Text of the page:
We have art in order not to die of the truth. — Nietzsche
The Middle East is a region with its share of disturbances. In addition to political problems, she still has some progress to make in ideological terms, particularly on the cause of women.
In this context, art takes on a whole new meaning… Not only entertaining, it tells a past, a dream, denounces and militates. In spite of patriarchal dominance, some ladies are making their mark, becoming emblematic faces of the contemporary scene.
Whether they paint, sculpt, build or rap, their work speaks for causes such as peace, emancipation, gender, or integration. Who are they…?
Between two worlds: Nada Elkalaawy
“I noticed that my country of origin, and the Middle East in general, were not really important to the world. Except in times of crisis…”, the artist tells us.
Family, identity, coming-of-age… Her work, playing with colours in an almost childish style, breaks down clichés about the Arab world as much as it tells the daily life of a young woman like any other.
Mandana Moghaddam, sublimating violence
After a period in the asylum — a nasty depression followed her father’s murder by Islamists — Mandana Moghaddam made violence, communication, madness and mental health the founding elements of her creations. Ideas often taboo in Eastern culture.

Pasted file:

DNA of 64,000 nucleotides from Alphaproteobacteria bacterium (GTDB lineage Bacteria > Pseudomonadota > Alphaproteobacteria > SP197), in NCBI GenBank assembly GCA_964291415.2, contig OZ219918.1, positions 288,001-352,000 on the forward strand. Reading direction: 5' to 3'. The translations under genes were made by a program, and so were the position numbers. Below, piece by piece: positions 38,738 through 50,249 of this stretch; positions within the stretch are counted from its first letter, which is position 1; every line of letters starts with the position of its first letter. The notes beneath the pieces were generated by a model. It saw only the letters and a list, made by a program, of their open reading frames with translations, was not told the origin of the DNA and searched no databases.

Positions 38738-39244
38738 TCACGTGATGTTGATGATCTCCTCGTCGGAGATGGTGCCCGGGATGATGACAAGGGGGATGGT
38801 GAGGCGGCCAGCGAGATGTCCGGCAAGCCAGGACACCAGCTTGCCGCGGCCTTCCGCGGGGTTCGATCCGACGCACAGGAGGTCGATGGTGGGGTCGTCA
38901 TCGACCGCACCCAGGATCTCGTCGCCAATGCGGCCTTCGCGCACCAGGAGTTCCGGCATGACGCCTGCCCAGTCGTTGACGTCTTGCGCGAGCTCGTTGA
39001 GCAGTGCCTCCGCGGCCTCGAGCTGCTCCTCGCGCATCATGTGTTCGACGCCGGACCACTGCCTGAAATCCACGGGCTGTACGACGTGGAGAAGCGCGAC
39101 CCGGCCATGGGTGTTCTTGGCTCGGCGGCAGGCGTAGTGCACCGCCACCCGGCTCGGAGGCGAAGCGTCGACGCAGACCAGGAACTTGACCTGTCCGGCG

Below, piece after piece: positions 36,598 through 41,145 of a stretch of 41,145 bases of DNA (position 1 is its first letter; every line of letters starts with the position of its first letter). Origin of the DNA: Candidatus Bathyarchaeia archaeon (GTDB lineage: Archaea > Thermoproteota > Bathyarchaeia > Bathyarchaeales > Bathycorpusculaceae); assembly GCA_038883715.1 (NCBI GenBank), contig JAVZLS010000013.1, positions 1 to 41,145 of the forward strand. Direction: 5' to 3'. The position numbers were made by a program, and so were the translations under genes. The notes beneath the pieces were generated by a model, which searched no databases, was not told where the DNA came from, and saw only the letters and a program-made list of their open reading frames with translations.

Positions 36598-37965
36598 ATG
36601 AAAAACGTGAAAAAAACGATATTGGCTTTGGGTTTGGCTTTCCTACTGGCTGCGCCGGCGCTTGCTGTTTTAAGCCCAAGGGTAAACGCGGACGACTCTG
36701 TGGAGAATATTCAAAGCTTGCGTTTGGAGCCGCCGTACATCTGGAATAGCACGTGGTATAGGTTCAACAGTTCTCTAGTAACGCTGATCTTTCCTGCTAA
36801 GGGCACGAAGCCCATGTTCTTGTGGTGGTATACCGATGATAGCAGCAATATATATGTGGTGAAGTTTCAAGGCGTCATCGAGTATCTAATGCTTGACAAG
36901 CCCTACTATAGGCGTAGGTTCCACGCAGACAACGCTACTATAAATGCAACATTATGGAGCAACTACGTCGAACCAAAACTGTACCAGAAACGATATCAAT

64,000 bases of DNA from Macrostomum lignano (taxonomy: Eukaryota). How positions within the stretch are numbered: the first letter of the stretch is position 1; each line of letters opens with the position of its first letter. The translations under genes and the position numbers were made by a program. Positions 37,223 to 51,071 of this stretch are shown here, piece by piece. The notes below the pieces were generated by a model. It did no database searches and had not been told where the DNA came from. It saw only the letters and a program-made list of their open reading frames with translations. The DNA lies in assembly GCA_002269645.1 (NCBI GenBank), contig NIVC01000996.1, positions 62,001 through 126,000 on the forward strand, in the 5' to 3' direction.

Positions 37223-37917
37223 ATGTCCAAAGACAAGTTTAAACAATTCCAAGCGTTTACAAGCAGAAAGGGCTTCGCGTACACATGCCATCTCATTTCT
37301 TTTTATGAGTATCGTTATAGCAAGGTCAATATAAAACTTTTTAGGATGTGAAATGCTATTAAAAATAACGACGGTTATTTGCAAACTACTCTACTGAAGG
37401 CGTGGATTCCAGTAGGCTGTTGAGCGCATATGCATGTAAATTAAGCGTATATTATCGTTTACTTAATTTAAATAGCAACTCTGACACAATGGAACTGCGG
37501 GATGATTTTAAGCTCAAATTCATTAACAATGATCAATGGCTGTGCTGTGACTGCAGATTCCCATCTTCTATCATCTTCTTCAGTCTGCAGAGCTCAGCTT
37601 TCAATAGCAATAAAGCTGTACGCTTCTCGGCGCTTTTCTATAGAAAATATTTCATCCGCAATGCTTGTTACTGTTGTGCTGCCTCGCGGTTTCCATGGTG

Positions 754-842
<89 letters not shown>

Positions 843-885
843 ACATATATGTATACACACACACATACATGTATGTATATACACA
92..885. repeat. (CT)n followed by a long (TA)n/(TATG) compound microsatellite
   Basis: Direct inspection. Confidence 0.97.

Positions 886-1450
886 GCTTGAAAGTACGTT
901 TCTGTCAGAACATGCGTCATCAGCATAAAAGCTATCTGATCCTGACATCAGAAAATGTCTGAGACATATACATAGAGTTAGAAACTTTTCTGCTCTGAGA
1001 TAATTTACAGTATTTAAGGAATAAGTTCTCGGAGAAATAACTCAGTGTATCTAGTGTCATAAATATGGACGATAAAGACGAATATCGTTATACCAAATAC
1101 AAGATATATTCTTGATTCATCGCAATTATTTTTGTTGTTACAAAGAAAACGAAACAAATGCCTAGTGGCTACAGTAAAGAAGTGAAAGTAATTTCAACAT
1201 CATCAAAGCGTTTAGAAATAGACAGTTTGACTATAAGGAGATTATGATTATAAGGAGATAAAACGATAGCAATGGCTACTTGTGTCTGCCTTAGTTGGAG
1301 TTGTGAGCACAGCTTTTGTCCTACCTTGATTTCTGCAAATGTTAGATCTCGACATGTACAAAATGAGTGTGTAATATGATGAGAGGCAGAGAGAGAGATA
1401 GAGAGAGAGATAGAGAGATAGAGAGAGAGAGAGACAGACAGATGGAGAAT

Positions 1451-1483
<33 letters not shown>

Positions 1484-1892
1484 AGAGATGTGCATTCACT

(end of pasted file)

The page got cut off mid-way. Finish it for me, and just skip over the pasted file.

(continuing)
Relying on surprising alliances of materials — concrete and hair, to name just one — she offers a raw, even brutal vision, which never fails to question her audience.
Mona Hatoum, the political voice
Of Palestinian origin, given her history, diaspora and travel are recurring notions for Mona Hatoum. A leading figure in contemporary art, her career, spanning more than thirty years, covers subjects ranging from genre to war.
Multi-supports, she passes from the use of her own body to sculptures and XXL installations, in pieces always tinged with politics.
Being a woman in an Arab country: Lalla A. Essaydi
After having lived in Morocco, Saudi Arabia and the United States, Lalla Essaydi notes how the place given to women differs from one country to another. Very quickly, she makes it her favourite theme.
Her massive use of calligraphy, essentially a male practice, defies convention. Inspired by her own life, she draws on her cultural mix to offer an elegant and hypnotic art form.
Nadia Tehran, the refugee rapper
The artist made people talk about her a year or two ago, in the middle of the refugee crisis. Coming herself from political immigration — her parents having fled Iran and its Islamic revolution — it is in music that she chooses to express her thoughts.
Leading a punchline crusade against obscurantism and intolerance, her first EP (Life is Cheap, Death is Free) sounds like a manifesto, both young and militant. What do we love most? The clip of Refugee, illegally shot in her country of origin… where it is forbidden to sing in the street. •